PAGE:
The only time Boris said more than a few words was when he was telling us about all the movie stars who stayed on the island and, particularly, in the town where the buses had passed. Tom Hanks had stayed there not too long ago, he told us and they had closed down the streets while they shot a movie. He named star after star and said  that at least one of the Pirates of the Caribbean movies had been filmed there as well. He was a regular chatty Kathy when it came to his Hollywood gossip about Michael Douglas and how he got a divorce and that he and his ex split custody of the house there, etcetera, etcetera, etcetera… It is understandable why Mallorca is THE place for the rich and famous. Once you have seen it, you will want to come back!

“You can follow me to the monastery or shop. Be back here at 2,” Boris muttered as he wandered up the street. Sir C asked me what I wanted to do, to which I responded, “Shop. He will only point at the monastery and say, ‘Monastery’ anyway so we might as well just look at it from here and call it good.” He agreed as did Bert and Ernie.

Off we went in search of lunch and bargains (HUH!). We took about the first place we saw to eat, ordered pasta (what else is new), wolfed it down and left to shop. It was not like that incredible pasta we had eaten in Italy! The pasta itself was fine but the sauce tasted like Chef Boyardee from a can. Later, Sir C and I passed an upscale eatery that had roasted Mediterranean veggies. Now THAT sounded awesome! No time, however, to stop again. We had last minute shopping to do.

I tried to get Sir C to buy this amazing shirt I saw there. The brand was GAW and I loved it! He grunted something about it being too much money and refused to even look at it. So then I sarcastically  suggested he buy one the whitish gauzy puffy shirts the writers and poets and all the cool men who live on Mallorca wear. Not missing a beat, he responded, “Yeah, then I will get some white pants, gold chains, unbutton my shirt to my navel and go run agility. How long do you think I will stay clean?”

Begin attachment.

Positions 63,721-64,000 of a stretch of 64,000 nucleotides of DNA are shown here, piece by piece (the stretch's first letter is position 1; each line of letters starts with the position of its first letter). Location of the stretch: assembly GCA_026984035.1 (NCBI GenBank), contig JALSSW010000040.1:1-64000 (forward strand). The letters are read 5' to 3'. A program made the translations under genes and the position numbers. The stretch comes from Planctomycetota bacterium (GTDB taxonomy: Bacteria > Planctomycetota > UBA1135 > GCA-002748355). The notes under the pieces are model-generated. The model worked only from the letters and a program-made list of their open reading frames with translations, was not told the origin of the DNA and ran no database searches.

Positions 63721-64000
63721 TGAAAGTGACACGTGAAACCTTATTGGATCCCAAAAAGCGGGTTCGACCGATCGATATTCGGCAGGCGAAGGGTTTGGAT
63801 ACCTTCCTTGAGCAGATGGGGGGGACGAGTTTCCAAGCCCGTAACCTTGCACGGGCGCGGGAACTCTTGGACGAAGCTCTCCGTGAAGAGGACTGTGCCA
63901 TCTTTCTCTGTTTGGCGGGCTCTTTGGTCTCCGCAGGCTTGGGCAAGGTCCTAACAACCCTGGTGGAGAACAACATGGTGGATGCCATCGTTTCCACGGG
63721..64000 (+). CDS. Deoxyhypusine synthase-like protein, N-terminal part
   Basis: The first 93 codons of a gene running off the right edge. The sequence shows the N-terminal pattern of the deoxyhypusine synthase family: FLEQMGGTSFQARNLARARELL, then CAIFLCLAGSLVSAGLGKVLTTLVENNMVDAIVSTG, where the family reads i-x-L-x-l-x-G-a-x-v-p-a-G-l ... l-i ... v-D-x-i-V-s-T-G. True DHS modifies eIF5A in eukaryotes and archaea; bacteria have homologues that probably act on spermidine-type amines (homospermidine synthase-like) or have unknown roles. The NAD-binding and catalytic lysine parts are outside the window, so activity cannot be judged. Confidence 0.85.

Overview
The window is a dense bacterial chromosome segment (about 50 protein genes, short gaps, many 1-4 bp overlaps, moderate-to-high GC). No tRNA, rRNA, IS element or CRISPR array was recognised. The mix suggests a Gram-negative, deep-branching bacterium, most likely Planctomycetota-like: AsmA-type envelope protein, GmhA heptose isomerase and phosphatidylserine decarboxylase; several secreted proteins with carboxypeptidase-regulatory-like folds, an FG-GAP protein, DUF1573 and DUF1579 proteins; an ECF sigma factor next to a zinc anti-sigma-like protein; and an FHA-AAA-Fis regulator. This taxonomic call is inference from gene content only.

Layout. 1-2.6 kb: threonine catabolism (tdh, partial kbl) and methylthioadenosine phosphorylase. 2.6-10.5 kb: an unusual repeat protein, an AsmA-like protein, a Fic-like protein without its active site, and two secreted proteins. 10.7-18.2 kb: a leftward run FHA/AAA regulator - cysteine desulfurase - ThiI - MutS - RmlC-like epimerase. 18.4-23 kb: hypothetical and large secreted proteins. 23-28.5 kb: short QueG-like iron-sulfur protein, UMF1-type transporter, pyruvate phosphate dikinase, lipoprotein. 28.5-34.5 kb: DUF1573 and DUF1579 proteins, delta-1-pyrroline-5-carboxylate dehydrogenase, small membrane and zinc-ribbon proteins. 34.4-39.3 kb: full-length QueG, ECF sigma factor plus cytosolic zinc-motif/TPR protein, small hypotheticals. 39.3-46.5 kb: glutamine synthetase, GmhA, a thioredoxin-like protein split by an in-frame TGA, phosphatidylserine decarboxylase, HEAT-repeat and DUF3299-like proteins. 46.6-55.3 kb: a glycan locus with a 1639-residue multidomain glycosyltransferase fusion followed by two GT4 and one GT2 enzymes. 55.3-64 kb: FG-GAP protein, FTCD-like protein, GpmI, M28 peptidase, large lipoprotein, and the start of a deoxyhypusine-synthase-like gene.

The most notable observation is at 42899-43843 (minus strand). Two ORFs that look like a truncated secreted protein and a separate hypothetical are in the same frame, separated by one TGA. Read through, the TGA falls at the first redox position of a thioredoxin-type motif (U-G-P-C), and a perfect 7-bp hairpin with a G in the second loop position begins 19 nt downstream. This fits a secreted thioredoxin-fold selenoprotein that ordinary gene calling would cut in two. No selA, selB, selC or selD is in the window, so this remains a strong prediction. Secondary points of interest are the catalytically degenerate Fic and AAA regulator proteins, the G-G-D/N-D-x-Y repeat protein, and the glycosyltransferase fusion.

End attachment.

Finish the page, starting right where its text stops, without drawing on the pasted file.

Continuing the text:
Whatever. He decided on a hat. He had refused to buy a hat anyplace else because they were all high fronted hats (GOD FORBID!). This was a nice beige hat that had Mallorca written on it. It will go well with his 50 (no exaggeration) other hats. Some women love shoes, Sir C likes hats.

Known for its olive trees, Mallorca was the perfect place to buy some locally made things of olive wood. Mallorca is also known for its pearls. I bought myself a pair of small opalescent pearl earrings. I LOVE them! Now I have earrings that match for a change (well, until Frushie eats one of them which she is bound to do when she jumps up to greet me!).

We boarded the bus at 2 PM and made our way back to the port of Palma and to our ship.

All in all, this trip has been SOFA KING GOOD!!!


  1. Spent 8 days on Mallorca a few years ago. Loved it, every town is different.

  2. […] Magical Mallorca ( […]

  3. What a shame you didn’t just fly there and rent a car and do your own thing!! Was that Mallorca the Island? Very popular with the Brits if it was. I went to the Portugal and then the north of Spain IFC a few years back. What a balst. Similar to where you are I think, but not so mountainous.

  4. I do think that Mr C needs that shirt — white and fluffy to embellish the chains. Hmmm maybe a leash for a necklace! Hoping for a great dress code in agility!

Leave a Reply

Fill in your details below or click an icon to log in: Logo

You are commenting using your account. Log Out /  Change )

Google+ photo

You are commenting using your Google+ account. Log Out /  Change )

Twitter picture

You are commenting using your Twitter account. Log Out /  Change )

Facebook photo

You are commenting using your Facebook account. Log Out /  Change )


Connecting to %s


%d bloggers like this: